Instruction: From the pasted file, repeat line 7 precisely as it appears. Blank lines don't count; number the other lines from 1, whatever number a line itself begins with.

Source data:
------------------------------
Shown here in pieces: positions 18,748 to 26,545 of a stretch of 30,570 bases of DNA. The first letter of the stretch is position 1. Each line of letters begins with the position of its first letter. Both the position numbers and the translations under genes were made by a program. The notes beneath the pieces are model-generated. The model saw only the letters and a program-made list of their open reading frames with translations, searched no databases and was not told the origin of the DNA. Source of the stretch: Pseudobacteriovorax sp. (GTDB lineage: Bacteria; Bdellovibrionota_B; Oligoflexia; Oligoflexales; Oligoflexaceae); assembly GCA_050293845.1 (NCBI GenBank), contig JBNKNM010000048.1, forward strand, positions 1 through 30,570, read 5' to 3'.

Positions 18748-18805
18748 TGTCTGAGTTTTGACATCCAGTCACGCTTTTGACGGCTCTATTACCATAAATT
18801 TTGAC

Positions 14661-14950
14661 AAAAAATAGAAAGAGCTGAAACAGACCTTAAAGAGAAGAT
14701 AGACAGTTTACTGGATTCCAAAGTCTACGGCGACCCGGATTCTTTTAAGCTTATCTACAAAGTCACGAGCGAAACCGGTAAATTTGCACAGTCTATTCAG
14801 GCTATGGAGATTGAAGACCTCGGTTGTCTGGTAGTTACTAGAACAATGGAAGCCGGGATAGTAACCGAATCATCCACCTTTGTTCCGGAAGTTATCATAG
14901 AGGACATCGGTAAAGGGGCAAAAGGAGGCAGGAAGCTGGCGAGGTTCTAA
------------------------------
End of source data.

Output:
14701 AGACAGTTTACTGGATTCCAAAGTCTACGGCGACCCGGATTCTTTTAAGCTTATCTACAAAGTCACGAGCGAAACCGGTAAATTTGCACAGTCTATTCAG